My time with AHA allowed me to inspire and be inspired. Although I can’t say that the organization or staff impressed me, I can say from the bottom of my heart that my teammates were my reason for being a part of the program. Unlike many other charity training, many of the participants in the training teams for AHA were stroke survivors. And for those who don’t know it, heart disease is the number one killer in this nation. Many might not know that babies are among the largest growing population of stroke victims. The fact that those who are hit by a stroke often do not ever fully recover is beyond unfortunate. Yet, I do feel fortunate to have run and walked along side of some true fighters who are victorious in their own right. One of my most spirited teammates was old enough to be my grandmother.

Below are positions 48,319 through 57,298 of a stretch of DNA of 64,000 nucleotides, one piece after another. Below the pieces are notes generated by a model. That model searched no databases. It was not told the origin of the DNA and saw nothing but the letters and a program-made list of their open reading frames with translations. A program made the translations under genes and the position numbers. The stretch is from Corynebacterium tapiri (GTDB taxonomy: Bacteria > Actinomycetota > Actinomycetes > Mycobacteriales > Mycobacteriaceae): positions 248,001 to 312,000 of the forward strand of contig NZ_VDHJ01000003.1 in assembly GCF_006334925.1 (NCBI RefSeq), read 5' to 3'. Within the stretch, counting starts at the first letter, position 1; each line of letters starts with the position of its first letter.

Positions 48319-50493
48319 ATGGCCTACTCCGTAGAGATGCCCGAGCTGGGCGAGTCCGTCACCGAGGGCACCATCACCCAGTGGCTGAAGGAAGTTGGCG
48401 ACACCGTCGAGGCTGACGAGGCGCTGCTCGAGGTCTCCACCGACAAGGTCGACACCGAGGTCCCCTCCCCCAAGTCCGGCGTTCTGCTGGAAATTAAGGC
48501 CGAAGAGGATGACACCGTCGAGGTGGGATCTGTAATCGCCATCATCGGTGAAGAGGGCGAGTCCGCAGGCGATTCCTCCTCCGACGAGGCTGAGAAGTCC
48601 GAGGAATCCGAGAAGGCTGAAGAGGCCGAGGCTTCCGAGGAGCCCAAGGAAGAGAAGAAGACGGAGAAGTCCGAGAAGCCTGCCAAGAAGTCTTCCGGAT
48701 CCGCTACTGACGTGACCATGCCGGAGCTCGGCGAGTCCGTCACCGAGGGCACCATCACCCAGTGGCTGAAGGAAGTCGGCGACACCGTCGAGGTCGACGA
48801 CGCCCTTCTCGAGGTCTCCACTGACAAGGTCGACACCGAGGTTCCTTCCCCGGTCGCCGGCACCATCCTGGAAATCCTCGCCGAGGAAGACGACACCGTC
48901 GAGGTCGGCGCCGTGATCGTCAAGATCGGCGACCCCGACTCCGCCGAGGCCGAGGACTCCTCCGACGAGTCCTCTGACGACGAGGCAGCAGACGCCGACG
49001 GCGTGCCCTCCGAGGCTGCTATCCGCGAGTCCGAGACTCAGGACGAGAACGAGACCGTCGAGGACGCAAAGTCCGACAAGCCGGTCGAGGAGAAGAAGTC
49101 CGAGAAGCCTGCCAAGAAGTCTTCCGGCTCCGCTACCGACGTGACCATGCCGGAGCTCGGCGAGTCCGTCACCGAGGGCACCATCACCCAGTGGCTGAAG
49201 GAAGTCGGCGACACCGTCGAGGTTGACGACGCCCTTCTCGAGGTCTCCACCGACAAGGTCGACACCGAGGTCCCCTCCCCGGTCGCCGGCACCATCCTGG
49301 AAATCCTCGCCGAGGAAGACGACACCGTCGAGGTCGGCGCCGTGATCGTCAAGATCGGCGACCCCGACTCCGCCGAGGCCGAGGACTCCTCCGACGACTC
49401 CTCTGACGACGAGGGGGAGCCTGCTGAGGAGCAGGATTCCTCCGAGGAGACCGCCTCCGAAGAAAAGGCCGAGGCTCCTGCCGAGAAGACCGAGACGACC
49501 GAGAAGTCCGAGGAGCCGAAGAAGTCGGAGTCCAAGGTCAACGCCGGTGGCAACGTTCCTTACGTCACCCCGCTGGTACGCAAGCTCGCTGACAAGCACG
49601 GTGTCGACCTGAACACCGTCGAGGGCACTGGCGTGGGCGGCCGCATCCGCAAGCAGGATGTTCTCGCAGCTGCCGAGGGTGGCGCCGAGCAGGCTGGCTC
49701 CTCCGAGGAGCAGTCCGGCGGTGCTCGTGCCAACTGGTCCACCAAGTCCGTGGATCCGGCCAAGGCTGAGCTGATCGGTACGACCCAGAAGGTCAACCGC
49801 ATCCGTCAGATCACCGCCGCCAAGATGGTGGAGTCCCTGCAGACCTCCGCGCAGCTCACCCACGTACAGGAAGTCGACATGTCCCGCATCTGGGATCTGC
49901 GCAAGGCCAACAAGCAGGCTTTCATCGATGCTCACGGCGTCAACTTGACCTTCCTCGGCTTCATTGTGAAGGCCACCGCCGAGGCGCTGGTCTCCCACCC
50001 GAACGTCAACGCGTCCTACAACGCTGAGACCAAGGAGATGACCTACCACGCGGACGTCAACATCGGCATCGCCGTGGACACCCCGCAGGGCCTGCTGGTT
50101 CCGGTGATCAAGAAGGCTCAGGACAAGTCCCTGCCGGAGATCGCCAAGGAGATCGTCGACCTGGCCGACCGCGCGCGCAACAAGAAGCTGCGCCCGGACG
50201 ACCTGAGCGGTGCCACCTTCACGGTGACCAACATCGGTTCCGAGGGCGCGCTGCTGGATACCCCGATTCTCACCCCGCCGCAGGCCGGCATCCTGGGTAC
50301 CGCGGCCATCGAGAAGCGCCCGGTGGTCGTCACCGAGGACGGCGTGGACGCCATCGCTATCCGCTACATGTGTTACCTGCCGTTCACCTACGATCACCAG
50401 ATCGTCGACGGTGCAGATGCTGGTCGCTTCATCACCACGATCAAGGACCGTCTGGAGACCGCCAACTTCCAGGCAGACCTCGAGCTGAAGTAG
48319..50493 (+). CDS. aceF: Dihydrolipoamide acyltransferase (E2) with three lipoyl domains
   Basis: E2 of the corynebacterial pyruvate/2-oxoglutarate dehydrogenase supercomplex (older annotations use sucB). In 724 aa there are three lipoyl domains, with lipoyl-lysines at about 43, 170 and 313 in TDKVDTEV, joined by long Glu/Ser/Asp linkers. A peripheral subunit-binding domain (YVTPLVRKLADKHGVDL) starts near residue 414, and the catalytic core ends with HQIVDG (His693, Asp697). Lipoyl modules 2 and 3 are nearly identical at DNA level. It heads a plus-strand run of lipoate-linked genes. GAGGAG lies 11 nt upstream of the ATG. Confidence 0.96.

Remember when you were a kid and people would say “Yo, granny” to psych you out? Like “my granny could hit that harder than you”; or another rendition of my granny this or that. (Maybe not all of you went to public school…)

Well, I’m saying “Yo, granny!” to psych you up. Let me explain: Some of you may be second guessing yourself… Well you know what I think- what I know- YES YOU CAN!

When I was training for the marathon with the Train to End Stroke Team, one of my team-mates was an 82 year old lady named Betty. Betty was training for a half marathon. She was out each and every Saturday morning. She made it up and down the hills. She always had a smile on her face. No really. I would even sneak up on her (something that was easy to do since she was hard of hearing- Ha!) and as I ran past her cheering her on, I noticed that the smile was there before, during, and after I jogged by- yep.

Betty had had a stroke, bypass surgery after a heart attack, and a double mastectomy after having breast cancer. So what was that crazy little old lady smiling about? I think she was smiling just to be out and about, moving in fresh air, enjoying the sunshine, and feeding off the energy of her team-mates.